Four years into her retirement, Glynn and Hager have reunited on the coaching team of the Olympic women's hockey champions, Great Britain.
It may not be where the 31-year-old Glynn expected to be a year ago, when she was the Black Sticks assistant coach working towards the 2020 Tokyo Olympics.
But she's come a long way in her hockey journey from the young girl who watched her mother and brother on the turf, taking in all she could - learning to read the game and be the best hockey player she could be.
And she was one of our best – 134 international caps and 77 goals to her name representing New Zealand at the 2012 London Olympics and the 2010 and 2014 Commonwealth Games.
Following her retirement due to injury, Glynn turned to coaching, while continuing in her job in the sports department at Diocesan School in Auckland - a role she’d held through most of her playing career.
“I started coaching as a way to stay connected to the game I love and I’ve come into coaching much earlier than I expected,” she says.
Glynn quickly moved through the ranks – assisting junior national teams and in 2019 took on the role of assistant coach of the Black Sticks women.
With the cancellation of the Tokyo Olympics, Glynn called time on her role with the national side. The Great Britain opportunity, she says, was too good to turn down.
“Not a lot of opportunities like this come around and if I want to pursue coaching long-term, I realised it would be a great chance to get out of my comfort zone and experience something different,” she says.
Glynn says a number of friends told her about the role.
“It was a long shot for me to throw my name in the hat and I was just shocked to get a second interview, let alone the job.”
It gave her the chance to work with Hager again, who she loved playing under in the Black Sticks side. “He has an exceptional hockey mind and I feel really lucky to learn from him,” she says.
In September she arrived in the Covid-19-stricken United Kingdom and set up camp in the Great British programme, alongside experienced David Ralph as assistants to Hager.
The centralised programme is based at Bisham Abbey (45 minutes out of London) where the contracted players live and breathe hockey.
“It’s refreshing to come into a positive environment – the girls very professional and know the systems in place,” says Glynn.
“I’ll get a number of messages every week asking for extra sessions following training because they all want to be better.”
There’s a dedicated turf for the men’s and women’s teams and they’ve received an elite exception from the government to continue training while in the current lockdown conditions.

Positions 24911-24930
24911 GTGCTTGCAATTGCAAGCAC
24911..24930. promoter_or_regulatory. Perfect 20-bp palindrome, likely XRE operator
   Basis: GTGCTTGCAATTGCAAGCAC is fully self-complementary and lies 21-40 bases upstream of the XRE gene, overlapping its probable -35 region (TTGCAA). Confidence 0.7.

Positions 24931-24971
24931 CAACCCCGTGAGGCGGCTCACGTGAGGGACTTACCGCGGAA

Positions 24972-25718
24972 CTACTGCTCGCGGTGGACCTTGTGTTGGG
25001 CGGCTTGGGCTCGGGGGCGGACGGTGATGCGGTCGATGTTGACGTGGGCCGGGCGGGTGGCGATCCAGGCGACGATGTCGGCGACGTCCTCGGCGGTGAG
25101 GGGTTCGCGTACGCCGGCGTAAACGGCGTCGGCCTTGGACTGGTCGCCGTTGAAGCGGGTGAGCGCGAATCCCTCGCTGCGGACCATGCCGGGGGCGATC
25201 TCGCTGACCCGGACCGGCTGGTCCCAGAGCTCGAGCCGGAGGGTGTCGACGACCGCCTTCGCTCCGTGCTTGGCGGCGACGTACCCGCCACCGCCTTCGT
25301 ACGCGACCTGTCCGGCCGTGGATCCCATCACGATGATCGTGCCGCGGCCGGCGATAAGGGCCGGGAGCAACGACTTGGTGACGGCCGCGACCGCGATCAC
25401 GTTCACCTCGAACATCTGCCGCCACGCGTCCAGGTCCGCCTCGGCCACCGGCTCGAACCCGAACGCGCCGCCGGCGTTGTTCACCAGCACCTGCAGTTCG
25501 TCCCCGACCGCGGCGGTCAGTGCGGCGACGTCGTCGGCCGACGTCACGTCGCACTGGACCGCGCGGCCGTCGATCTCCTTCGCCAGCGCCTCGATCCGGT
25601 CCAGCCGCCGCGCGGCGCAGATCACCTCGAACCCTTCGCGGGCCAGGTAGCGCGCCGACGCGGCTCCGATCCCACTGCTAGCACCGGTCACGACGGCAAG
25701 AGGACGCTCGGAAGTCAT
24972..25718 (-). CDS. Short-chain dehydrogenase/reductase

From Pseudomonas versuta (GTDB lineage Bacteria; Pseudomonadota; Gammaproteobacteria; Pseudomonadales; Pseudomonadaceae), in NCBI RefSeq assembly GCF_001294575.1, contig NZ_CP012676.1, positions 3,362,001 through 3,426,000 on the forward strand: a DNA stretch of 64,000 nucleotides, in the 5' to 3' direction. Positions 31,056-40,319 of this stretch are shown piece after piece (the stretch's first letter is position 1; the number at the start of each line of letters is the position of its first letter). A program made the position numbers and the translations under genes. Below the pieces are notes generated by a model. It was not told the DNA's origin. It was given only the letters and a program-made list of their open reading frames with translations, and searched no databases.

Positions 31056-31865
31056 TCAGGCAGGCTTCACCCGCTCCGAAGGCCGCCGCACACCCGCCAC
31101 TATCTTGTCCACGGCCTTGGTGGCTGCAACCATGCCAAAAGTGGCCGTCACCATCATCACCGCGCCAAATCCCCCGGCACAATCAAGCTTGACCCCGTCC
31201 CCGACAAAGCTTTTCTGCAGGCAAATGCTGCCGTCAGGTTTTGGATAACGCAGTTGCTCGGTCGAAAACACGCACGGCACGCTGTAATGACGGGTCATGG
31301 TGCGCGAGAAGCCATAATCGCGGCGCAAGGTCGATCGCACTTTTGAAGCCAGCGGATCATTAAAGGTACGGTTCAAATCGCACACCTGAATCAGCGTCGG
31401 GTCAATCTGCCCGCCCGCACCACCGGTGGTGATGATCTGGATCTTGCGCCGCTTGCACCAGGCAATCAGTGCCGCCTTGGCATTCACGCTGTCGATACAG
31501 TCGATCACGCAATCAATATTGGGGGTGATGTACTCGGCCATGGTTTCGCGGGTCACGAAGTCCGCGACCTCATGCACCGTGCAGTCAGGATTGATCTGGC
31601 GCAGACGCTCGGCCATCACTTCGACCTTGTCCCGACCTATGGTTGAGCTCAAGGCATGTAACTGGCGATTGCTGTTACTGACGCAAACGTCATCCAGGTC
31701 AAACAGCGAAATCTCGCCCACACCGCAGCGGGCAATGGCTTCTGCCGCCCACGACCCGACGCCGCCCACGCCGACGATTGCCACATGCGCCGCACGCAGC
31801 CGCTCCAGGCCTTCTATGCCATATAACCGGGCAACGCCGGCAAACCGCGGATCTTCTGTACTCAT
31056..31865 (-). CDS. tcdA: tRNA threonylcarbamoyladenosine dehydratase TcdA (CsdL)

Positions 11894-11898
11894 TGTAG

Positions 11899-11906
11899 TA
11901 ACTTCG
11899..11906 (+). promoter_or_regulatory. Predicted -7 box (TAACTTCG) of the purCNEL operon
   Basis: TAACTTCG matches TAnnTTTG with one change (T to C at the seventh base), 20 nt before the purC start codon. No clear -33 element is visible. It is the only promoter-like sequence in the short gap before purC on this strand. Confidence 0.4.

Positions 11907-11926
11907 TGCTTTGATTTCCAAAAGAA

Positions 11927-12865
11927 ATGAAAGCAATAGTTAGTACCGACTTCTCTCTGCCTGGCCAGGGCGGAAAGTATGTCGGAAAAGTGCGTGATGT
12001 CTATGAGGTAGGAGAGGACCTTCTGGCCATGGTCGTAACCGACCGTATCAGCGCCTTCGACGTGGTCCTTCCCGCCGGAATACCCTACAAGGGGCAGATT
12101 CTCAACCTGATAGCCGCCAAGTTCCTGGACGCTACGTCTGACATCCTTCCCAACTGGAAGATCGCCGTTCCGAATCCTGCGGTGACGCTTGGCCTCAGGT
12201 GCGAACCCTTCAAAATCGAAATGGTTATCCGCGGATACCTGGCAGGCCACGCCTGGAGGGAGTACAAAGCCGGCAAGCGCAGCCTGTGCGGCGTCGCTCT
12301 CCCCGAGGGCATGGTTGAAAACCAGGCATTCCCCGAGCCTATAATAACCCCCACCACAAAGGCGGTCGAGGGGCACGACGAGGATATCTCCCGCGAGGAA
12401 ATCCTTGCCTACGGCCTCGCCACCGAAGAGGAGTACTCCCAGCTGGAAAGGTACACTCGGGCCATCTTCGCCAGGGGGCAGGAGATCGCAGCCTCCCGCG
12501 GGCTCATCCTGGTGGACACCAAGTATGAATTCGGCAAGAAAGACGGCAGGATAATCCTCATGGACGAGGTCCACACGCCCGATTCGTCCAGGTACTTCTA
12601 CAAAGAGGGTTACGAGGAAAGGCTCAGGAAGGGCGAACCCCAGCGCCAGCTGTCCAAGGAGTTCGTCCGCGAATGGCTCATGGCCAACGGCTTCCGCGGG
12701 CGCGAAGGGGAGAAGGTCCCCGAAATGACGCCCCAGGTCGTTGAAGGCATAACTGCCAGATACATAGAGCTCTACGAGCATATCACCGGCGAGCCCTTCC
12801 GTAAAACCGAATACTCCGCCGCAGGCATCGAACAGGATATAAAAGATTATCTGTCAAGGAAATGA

While the level of investment in the women’s side is reflective of their gold medal status, Glynn says the GB programme, in terms of support staff on the ground, is similar to New Zealand.
“The staff are all exceptionally driven, thorough in their roles and there’s a great trust model that everyone does their roles,” she says.
At her first training, Glynn admits it was a weird feeling putting on the GB kit and assisting a team which cruelly robbed New Zealand of some key moments in the last two Olympic Games.
“Singing the anthem at our recent tour was obviously really different and fortunately the team analyst sent me the words to learn,” she laughs.
Glynn’s new team have just completed a European tour in early November with strict Covid-19 protocols in place and were able to play against the Dutch and Belgium national sides.
The team required their bus drivers join their bubble before the tour started. “We had two team buses, multiple Covid tests throughout the tour, single rooms and all sat by ourselves at dinner,” Glynn says.
While the international matches were excellent for the team, Glynn admits the focus right now is on maintaining the training environment to a high standard.
“We don’t know when the next international match will be – we’re creating a competitive environment amongst the squad,” she says.
Being together and getting to tour definitely helped the players’ stress levels and wellbeing Glynn says, but she knows from experience it’s the three or four months leading into the Olympics that brings ‘selection stress’.
“The delay of a year has been positive for our team, obviously with new staff coming on and some players returning from major injuries. The mood is in the camp is great,” she says.
Glynn is contracted to Great Britain and England Hockey until the Tokyo Games, and says she’s not in a hurry to progress to a head coaching role.
“I haven’t set my sights on being a head coach in New Zealand – at the moment I’m focused on being here and making the most of this opportunity,” she says.
On the potential of coming up against New Zealand in Tokyo, Glynn is pragmatic: “I’m a passionate Kiwi and I have close friends in the group, so I will always want New Zealand teams to do well.”
The sides are not in the same pool at the Olympics, so if they were to meet, it would be in the knockout stages of the tournament.
“I probably didn’t see myself being here now, I saw myself being at the Tokyo Olympics with New Zealand,” she says.
“At the end of the day this is how sport works – people move around, you get on with it, and I’m really excited to be working with this group”
For Glynn being away from her family - particularly fiancée Sophie Elwood - is the hardest part of this career opportunity.
“High performance sport is not easy – it’s an emotional roller coaster,” she says. “but the highs are worth all the lows you go through.”